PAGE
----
The time has fully come when prohibitionists should cease to spend their energies on non-partisan campaigns that end in the defeat of prohibition and give a lengthened lease of power to the old whiskey parties. All the great reforms of the past point unerringly to the Prohibition party method of warfare against the liquor crime, avoiding, as it does, the weakness of non-partisanism and the impracticability of old party methods. Moreover, it affords a common bond of sympathy, secures concert of action, definiteness of purpose, and is the sure guarantee of a resistless movement against the common foe.

THE DRAGON DRINK.

E. MURRAY.

AVE you

heard the olden story,
How a dragon, fierce and fell,
Ranged across the ravaged country,

Lay at evening by the well;
Scales of iron, tongue of fire,

Blood-stained, terrible and grim,
Slaying mothers, murdering children,

In the twilight gray and dim?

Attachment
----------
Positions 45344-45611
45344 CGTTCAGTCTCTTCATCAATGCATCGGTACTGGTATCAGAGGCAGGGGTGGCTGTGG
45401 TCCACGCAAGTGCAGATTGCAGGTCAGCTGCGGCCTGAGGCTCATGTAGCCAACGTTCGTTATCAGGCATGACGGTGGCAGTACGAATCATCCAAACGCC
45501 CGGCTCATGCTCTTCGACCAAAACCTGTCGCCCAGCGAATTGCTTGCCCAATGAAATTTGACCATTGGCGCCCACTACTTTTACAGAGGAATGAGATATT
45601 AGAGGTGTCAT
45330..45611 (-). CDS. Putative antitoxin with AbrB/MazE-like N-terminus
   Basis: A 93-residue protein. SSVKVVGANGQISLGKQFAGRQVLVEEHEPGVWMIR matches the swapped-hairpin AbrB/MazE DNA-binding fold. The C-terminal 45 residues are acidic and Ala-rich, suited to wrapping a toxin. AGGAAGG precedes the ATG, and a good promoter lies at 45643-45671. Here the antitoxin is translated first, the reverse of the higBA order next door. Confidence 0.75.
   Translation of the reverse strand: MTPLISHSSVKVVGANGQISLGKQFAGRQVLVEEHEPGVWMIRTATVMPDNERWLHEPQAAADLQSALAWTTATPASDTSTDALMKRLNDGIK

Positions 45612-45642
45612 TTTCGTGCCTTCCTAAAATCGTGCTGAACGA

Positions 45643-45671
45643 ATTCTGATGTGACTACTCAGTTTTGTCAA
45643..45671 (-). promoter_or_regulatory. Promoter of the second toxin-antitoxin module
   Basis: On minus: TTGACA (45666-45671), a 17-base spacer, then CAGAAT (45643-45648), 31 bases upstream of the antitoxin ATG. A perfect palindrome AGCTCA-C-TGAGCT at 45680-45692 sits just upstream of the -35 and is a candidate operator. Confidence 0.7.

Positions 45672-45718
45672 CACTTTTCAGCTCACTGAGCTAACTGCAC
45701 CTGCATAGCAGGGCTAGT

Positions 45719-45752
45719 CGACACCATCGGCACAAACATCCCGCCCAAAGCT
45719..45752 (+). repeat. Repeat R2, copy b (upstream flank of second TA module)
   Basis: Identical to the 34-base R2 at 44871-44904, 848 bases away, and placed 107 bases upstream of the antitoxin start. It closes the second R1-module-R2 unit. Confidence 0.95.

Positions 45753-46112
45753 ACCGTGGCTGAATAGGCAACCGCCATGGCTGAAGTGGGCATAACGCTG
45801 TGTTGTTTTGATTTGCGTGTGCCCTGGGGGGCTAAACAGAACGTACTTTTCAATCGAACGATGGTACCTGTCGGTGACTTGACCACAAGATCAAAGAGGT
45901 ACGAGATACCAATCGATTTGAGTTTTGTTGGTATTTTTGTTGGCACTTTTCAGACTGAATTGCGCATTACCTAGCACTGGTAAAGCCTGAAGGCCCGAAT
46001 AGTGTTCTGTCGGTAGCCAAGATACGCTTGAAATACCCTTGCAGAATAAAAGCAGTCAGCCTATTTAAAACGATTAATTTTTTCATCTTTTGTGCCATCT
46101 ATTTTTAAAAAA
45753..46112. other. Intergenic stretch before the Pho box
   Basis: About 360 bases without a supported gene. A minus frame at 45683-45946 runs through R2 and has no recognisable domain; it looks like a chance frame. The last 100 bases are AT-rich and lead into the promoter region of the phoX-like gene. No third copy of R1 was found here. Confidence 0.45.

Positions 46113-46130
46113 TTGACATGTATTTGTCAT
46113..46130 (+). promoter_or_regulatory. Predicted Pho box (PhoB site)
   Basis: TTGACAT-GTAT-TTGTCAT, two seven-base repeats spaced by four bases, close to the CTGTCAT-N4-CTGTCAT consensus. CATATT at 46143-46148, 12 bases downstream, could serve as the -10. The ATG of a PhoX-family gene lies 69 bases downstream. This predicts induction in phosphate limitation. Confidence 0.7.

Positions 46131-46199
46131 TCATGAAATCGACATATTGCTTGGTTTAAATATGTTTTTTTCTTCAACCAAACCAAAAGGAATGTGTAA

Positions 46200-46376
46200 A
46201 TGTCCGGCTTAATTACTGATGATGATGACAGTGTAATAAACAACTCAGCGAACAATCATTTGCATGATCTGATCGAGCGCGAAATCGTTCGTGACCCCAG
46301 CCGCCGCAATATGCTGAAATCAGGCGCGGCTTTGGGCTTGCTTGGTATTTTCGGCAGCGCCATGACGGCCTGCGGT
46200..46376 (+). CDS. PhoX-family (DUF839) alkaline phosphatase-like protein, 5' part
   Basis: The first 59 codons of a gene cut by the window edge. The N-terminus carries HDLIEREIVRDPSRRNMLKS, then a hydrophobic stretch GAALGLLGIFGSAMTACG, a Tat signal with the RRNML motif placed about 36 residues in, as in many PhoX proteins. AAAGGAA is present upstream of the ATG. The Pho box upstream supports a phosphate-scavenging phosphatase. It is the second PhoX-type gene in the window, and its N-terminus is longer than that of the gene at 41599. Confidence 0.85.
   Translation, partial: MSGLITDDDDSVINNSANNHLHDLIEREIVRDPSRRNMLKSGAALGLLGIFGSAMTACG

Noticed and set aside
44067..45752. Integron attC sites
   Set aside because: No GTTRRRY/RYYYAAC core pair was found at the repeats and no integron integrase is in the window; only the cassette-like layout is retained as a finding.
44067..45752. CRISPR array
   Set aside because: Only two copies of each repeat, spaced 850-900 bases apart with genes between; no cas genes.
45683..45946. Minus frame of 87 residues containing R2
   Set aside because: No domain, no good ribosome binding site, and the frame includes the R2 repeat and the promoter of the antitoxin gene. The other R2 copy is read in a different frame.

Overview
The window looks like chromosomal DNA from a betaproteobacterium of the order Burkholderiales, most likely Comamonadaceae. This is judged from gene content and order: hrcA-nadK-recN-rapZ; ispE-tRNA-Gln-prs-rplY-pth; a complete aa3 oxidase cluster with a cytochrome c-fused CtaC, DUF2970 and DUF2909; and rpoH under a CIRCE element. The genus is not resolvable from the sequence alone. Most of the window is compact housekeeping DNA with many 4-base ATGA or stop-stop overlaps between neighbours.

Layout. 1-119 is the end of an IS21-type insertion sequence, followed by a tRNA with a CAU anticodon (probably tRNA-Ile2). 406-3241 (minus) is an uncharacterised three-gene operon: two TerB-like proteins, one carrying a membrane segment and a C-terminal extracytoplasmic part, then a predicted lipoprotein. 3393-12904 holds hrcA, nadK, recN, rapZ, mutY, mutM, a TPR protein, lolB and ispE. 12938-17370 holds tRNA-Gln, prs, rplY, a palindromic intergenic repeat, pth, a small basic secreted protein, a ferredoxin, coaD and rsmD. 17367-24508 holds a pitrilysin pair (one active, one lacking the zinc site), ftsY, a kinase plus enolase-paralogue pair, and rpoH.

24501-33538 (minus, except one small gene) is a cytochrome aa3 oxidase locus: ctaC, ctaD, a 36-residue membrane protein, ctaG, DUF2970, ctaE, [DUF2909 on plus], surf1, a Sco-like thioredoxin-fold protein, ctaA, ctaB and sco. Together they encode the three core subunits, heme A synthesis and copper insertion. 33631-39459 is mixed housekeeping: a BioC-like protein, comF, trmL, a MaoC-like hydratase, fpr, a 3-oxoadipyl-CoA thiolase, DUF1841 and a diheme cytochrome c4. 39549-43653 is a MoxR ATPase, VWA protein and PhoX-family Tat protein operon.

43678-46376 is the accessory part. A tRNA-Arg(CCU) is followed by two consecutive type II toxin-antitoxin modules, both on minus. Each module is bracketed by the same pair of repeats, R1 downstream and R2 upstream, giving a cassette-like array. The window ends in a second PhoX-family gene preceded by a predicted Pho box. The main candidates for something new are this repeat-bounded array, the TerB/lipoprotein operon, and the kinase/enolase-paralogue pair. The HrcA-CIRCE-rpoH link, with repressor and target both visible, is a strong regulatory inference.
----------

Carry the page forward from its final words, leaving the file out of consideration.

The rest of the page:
All in vain the fathers fought him,

All in vain were wall and gate;
Horrible, relentless, sleepless,

Lay the deadly beast in wait.
Then the old-time hero bravely

Signed the cross and drew the sword;
Said: “I may not pause or falter,

I the sworn knight of the Lord.”

So St. George attacked the dragon.

Long the fight and terrible
Teeth and claws to sword and buckler,

Dead at length the monster fell.
So they cry, “St. George for England !

So they praise the hero well. Let me tell the newer story:

Dragon-like across the land Slavery ragèd fierce and evil,

Soaked with tears and blood the land, Fettered men and helpless women,

Crying children for its prey;
And the monster, grim and awful,

Grew in horror day by day.
Strong men trembled, wise men sadly

Gave the hideous thing its way.
Then the new-time hero, calmly

Coming from his quiet place," Be it death, or be it victory,